Another one is a molecule called 9-BBN, which honestly, I'm not going to draw, but it is a molecule that has boron on it. And then finally, any molecule that has the molecular formula R2BH. So that just means any source of boron that has a boron with two R groups sticking off of it. All of these could be used for the hydroboration step. The one that you're going to use is just go to class and just make sure that you know which one your professor talked about in class.
So that's the hydroboration step. Now we're going to go to the second step. After we hydroborate, we're going to oxidize and we're going to use hydrogen peroxide with a base as our oxidizing step. So we don't know a whole lot about oxidation-reduction yet, so I'm just going to leave it right there for now.
Now check out what my end products are. What I've got now is that even without knowing the mechanism, I can predict what my products are going to look like. Remember that we said we're going to get an alcohol that's anti-Markovnikov and that's syn. So what that means is that my alcohol should go down here to the less substituted carbon and it should be cis to the hydrogen that it adds.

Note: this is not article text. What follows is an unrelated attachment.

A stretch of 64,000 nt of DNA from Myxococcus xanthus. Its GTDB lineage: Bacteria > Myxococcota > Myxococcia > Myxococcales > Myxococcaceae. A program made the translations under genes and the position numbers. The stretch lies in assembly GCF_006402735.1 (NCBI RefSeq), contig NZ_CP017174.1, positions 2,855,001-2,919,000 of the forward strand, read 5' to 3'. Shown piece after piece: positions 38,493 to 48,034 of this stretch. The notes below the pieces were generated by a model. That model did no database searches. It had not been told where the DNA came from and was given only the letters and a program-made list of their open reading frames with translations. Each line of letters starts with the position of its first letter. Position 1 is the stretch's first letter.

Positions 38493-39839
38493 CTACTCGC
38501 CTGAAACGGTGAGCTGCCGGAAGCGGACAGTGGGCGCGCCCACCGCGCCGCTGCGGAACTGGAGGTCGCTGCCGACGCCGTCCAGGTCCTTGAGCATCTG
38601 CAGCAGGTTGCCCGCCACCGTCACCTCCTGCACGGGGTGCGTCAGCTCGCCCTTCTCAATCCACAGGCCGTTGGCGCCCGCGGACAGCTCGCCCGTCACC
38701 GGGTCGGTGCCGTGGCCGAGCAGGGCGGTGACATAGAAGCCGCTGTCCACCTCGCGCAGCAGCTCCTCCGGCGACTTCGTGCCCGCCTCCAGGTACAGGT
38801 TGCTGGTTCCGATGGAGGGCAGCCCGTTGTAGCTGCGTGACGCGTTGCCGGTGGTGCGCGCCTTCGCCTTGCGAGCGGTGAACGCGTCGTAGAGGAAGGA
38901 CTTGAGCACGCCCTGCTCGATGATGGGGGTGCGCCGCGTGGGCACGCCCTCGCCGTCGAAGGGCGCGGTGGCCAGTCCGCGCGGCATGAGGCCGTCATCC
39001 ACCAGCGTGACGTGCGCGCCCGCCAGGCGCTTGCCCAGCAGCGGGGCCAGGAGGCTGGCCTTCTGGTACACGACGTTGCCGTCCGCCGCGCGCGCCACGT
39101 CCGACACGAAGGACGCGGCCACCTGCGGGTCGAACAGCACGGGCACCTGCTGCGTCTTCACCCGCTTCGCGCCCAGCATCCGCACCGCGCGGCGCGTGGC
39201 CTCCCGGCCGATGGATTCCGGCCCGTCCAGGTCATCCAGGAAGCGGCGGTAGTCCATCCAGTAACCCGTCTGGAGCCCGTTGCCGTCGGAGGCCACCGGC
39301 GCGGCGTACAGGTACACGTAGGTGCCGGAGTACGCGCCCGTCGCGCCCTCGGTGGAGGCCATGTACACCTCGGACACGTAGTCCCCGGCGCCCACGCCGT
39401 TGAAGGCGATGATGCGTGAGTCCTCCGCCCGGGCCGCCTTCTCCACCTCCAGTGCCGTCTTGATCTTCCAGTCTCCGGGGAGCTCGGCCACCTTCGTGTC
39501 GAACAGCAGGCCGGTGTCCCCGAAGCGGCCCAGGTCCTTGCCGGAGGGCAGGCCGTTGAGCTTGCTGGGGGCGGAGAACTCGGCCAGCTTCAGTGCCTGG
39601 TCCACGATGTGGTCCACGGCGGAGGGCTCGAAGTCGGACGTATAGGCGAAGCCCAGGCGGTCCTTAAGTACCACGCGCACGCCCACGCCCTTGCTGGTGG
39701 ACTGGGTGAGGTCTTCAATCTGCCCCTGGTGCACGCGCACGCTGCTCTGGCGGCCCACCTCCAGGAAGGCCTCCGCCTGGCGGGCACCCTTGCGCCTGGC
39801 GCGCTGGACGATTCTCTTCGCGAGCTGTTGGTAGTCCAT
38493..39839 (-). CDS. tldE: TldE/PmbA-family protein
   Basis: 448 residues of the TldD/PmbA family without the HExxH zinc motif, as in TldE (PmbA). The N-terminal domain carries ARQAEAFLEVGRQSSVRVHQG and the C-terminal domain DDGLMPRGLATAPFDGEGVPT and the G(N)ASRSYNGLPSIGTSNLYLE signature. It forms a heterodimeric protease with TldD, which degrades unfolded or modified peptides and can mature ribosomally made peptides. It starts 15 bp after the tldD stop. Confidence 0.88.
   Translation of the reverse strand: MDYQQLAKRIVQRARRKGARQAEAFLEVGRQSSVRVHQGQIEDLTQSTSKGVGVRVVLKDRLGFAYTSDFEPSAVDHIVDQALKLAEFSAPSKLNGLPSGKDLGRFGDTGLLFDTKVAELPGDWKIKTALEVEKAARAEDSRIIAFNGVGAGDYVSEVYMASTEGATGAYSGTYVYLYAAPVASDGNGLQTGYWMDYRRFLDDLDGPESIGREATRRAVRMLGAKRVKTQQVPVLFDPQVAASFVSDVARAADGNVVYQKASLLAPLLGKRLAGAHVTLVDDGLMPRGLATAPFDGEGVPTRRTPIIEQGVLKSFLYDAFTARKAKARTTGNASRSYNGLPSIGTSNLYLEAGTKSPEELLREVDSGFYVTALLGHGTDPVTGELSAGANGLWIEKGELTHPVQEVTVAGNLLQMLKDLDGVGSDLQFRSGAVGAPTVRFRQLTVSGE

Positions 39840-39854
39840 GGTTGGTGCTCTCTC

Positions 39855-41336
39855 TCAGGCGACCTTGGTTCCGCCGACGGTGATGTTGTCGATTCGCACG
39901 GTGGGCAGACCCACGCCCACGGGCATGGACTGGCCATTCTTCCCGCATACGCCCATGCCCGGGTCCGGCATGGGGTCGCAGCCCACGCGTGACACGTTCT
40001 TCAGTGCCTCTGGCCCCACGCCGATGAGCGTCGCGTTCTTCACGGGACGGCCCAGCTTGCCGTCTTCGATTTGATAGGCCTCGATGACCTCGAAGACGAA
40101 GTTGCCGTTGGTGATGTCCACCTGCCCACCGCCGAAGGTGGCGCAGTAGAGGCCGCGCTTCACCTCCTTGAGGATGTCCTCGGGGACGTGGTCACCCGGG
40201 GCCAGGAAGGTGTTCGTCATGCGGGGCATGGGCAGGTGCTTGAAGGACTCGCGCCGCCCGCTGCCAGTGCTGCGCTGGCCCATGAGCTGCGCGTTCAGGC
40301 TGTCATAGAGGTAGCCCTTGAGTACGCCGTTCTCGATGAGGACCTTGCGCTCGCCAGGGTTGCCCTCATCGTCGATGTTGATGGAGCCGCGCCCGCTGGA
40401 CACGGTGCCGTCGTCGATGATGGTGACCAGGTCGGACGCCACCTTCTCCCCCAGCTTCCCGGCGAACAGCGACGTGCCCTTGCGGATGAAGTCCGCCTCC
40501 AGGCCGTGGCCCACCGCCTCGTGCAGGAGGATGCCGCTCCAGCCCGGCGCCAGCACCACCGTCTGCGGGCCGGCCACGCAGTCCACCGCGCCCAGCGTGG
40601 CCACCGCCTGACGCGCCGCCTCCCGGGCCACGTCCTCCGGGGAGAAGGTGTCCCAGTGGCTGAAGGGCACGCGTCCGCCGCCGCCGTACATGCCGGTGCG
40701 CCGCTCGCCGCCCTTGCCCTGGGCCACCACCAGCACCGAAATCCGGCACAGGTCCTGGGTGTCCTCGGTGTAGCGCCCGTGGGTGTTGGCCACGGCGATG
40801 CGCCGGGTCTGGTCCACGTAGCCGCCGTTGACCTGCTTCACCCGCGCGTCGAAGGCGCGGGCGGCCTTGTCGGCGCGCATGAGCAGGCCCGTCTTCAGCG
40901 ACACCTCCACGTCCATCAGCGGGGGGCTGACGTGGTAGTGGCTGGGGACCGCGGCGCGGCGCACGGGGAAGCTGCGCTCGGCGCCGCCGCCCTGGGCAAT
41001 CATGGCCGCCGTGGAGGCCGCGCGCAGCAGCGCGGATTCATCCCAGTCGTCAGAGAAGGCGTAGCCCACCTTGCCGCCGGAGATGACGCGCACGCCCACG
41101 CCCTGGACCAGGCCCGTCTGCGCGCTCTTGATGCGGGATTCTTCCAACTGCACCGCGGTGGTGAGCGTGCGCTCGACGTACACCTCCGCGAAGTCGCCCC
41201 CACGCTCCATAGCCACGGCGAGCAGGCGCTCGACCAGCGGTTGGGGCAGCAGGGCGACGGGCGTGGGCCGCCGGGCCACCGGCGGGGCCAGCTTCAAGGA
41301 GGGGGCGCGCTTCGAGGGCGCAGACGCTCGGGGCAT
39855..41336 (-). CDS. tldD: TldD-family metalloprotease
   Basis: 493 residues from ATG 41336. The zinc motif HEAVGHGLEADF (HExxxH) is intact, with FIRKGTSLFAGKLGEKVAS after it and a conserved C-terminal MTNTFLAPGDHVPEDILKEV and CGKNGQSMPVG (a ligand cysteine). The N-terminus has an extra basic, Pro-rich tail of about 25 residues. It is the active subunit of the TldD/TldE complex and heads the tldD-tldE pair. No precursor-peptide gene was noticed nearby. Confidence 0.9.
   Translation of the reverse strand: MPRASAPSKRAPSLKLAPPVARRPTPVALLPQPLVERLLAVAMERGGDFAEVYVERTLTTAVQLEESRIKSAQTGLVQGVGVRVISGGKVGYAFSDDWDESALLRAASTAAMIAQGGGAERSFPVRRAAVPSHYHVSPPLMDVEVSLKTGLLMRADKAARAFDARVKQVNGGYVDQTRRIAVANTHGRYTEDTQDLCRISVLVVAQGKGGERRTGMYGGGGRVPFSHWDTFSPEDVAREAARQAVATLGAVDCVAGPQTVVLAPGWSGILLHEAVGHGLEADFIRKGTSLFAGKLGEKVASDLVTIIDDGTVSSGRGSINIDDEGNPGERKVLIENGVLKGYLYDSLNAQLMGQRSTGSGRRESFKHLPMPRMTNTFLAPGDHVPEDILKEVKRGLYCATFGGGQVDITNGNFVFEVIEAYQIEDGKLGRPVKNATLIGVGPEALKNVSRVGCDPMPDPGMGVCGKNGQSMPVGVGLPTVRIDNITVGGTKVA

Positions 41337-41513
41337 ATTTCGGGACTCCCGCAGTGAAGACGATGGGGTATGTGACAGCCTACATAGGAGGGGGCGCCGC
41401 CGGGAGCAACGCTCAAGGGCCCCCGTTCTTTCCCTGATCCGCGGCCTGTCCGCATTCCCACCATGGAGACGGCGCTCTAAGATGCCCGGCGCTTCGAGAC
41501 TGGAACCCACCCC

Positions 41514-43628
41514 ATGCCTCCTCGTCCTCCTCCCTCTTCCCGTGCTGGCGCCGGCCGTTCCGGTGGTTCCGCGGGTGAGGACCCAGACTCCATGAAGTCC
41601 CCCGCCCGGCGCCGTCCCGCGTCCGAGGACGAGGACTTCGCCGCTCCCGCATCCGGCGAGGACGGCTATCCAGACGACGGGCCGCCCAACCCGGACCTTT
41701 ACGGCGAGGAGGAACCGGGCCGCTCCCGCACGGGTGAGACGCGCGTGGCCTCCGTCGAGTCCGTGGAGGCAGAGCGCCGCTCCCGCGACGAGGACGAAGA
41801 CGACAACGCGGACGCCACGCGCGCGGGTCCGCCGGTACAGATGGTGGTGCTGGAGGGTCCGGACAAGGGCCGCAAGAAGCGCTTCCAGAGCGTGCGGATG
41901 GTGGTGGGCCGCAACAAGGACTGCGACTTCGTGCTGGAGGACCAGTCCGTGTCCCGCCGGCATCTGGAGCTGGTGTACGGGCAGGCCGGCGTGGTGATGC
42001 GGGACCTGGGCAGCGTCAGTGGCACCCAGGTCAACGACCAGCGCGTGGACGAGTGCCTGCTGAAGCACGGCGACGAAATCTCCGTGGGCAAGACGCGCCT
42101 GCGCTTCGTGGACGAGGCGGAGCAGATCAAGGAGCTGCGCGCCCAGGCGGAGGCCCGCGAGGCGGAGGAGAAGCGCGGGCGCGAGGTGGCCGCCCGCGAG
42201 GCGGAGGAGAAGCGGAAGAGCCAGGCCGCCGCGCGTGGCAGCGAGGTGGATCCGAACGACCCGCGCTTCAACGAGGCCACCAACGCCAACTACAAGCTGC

So notice that – cis – notice that here I had a methyl group. If that methyl group – the reason that that methyl group is being faced up towards the wedge here is because on the double bond I added two things. Remember that every addition reaction adds two sigma bonds to the double bond. I'm going to get an H on one side and an OH on the other. And those two need to be cis to each other because it's syn addition. So that's why I've drawn it like this. So does that make sense so far? Basically, you've got anti-Markovnikov alcohol that has syn addition.
Concept #2: A worked-example of the acid-catalyzed hydroboration-oxidation mechanism.